Cadherin-Mediated Cell-Cell Interactions Regulates Phenotype And Morphology of Nucleus Pulposus Cells Of The Intervertebral Disc
Juvenile nucleus pulposus (NP) cells of the intervertebral disc (IVD) are large, vacuolated cells that form cell clusters with numerous cell-cell interactions. With maturation and aging, NP cells lose their ability to form these cell clusters, with associated changes in NP cell phenotype, morphology and proteoglycan synthesis that may contribute to IVD degeneration. Studies demonstrate healthy, juvenile NP cells exhibit potential for preservation of multi-cell clusters and NP cell phenotype when cultured upon soft, laminin-containing substrates; however, the mechanisms that regulate metabolism and phenotype of these NP cells are not understood. N-cadherin is a cell adhesion molecule that is present in juvenile NP cells, but disappears with age. The goal of this dissertation was to reveal the role of N-cadherin for NP cells in multi-cell clusters that contribute to the maintenance of the juvenile NP cell morphology and phenotype in vitro, and to evaluate the potential for laminin- functionalized poly(ethylene glycol) (PEG-LM) hydrogels to promote human NP cells towards a juvenile NP cell phenotype.
In this dissertation, juvenile porcine IVD cells were promoted to form cell clusters in vitro, and analyzed for preservation of the juvenile NP phenotype on soft, laminin-rich hydrogels. In the first part of this dissertation, preservation of the porcine juvenile NP cell phenotype and presence of N-cadherin was analyzed by culturing porcine NP cells on soft, laminin-rich or PEG-LM hydrogels. Secondly, cadherin-blocking experiments were performed to prevent cluster formation in order to study the importance of cluster formation in NP cell signaling. Finally, human IVD cells were cultured on PEG-LM hydrogels to investigate the potential to revert degenerate, human NP cells toward a juvenile NP cell phenotype and morphology.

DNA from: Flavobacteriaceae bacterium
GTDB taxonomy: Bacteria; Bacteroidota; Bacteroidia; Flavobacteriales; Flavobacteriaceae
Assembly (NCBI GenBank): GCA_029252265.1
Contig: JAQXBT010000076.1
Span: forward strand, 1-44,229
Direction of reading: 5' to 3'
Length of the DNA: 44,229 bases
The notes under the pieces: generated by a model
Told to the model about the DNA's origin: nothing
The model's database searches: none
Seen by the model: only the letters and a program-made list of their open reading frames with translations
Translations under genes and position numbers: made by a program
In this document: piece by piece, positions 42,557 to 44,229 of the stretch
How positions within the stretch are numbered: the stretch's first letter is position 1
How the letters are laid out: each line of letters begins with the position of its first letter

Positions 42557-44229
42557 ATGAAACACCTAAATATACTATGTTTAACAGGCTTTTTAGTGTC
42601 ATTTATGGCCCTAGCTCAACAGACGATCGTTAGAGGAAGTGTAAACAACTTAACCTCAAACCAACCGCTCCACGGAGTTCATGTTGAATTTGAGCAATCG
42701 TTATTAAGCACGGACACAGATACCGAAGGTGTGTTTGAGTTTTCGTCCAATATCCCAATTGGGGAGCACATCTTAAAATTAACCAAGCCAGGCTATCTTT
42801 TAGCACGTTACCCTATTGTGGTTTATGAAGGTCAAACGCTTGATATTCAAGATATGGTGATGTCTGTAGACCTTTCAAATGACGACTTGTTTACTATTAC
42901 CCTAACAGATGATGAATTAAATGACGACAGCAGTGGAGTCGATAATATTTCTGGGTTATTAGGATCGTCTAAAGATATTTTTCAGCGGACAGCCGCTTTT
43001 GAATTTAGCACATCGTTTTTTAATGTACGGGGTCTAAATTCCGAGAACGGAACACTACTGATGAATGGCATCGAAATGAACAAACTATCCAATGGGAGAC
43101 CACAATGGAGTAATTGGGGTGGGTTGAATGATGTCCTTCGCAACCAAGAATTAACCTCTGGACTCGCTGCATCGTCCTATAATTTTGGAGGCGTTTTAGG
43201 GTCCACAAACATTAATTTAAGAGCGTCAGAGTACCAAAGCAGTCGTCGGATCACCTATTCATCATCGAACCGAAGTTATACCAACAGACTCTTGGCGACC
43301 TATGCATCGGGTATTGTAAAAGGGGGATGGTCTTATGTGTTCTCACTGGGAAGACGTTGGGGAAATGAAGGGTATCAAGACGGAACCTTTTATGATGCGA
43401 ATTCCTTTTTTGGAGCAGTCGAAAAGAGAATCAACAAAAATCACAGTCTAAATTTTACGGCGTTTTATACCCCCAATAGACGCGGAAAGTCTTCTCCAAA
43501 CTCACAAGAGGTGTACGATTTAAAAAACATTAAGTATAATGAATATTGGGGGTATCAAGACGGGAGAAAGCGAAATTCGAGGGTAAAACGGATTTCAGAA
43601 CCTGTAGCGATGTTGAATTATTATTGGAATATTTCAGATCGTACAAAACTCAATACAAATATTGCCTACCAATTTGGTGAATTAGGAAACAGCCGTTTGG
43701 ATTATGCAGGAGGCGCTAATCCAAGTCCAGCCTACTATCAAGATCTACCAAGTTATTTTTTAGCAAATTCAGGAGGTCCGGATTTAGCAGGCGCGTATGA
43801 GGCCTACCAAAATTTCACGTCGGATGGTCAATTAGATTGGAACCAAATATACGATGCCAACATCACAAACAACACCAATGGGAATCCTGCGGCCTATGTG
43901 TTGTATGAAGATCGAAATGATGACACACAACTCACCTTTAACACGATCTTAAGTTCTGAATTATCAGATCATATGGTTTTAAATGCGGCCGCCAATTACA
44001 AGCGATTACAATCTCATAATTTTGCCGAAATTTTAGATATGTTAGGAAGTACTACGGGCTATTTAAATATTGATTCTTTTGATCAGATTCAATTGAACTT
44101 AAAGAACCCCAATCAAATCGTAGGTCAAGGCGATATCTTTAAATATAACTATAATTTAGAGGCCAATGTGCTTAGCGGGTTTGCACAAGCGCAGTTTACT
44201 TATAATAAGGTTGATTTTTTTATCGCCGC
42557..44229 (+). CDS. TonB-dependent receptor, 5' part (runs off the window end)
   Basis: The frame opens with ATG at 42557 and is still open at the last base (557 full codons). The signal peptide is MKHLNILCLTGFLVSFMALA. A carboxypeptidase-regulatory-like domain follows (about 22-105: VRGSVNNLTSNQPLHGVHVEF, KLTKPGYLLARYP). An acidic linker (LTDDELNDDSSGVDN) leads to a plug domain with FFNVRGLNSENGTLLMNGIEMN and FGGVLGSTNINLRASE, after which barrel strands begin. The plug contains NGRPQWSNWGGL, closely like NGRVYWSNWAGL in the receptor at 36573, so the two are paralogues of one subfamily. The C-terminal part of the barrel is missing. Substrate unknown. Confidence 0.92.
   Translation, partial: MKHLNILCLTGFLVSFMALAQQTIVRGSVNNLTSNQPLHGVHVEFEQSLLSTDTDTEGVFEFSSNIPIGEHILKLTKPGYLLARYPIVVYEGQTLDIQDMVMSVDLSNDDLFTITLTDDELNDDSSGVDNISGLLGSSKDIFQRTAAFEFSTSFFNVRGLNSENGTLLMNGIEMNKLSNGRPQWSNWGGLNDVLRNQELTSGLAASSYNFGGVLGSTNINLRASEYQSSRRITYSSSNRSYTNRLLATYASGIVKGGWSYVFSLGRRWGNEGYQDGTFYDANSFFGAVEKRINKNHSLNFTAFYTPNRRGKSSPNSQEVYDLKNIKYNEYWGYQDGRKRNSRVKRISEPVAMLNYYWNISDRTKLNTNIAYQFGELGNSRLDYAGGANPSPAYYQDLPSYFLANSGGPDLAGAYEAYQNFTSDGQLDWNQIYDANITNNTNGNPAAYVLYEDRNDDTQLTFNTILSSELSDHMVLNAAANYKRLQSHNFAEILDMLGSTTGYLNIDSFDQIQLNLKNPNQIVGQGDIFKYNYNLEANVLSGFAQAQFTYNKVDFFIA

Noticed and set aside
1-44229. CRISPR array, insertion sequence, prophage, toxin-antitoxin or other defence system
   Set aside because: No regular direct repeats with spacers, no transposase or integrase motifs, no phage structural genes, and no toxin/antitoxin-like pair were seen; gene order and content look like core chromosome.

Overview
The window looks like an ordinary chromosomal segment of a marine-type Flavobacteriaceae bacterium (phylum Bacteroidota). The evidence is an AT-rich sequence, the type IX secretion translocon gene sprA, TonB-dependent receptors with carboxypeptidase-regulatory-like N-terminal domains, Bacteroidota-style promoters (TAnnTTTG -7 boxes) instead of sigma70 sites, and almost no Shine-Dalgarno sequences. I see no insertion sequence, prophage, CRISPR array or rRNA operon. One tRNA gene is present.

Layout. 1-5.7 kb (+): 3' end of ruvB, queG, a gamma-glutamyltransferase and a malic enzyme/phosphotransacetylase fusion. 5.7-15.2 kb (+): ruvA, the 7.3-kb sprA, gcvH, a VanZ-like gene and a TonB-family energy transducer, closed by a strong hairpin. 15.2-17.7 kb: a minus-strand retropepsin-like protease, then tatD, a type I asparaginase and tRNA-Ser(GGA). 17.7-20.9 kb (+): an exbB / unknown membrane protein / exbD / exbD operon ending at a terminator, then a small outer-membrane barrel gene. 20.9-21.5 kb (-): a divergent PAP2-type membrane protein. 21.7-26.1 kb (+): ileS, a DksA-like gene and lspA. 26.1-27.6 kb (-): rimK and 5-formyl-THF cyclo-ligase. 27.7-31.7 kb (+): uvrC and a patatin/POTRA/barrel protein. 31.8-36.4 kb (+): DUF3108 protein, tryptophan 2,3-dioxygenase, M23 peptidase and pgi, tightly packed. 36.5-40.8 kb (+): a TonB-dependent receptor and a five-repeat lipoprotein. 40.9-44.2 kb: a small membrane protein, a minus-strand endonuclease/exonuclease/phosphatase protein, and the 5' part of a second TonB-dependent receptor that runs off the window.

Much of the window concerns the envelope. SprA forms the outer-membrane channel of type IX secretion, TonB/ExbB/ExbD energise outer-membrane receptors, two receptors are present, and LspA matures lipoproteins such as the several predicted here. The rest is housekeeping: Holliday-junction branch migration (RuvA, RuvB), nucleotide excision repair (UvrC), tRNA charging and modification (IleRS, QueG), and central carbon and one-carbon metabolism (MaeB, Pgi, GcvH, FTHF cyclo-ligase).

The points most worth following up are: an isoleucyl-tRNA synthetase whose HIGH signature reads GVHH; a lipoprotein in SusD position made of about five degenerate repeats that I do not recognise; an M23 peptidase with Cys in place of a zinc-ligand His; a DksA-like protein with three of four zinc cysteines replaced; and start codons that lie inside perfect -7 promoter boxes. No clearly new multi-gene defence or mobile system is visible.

Findings reveal soft (<500 Pa), laminin-rich substrates promote NP cell clustering, a key feature of the juvenile NP cell that is associated with N-cadherin positive expression. Additionally, N-cadherin-mediated cell-clustering regulates NP cell matrix production and gene expression of NP-specific and NP-matrix related markers. Inhibition of N-cadherin-mediated contacts resulted in decreased expression of juvenile NP cell features. Finally, juvenile human NP cells are also able to form N-cadherin positive cell clusters on soft, PEG-LM hydrogels with higher expression of juvenile NP cell features compared to culturing on stiff PEG-LM hydrogels. Some degenerate, human NP cells are also able to form N-cadherin positive cell clusters with some features of the juvenile NP cell.
The studies presented in this dissertation support the proposed hypothesis and establish the importance of soft, laminin-rich substrates in promoting NP cell clustering behaviors with associated features of a juvenile cell phenotype and morphology. Additionally, these studies establish a regulatory role for N-cadherin in juvenile NP cells and suggest that preservation of N-cadherin-mediated cell-cell contacts is important for preserving the juvenile NP cell phenotype and morphology. Furthermore, findings from this dissertation reveal the ability to promote degenerate, mature human NP cells towards a juvenile NP cell phenotype, demonstrating the potential to use PEG-LM hydrogels as a means for autologous cell delivery for the restoration of healthy IVD.
polyethylene glycol (PEG)
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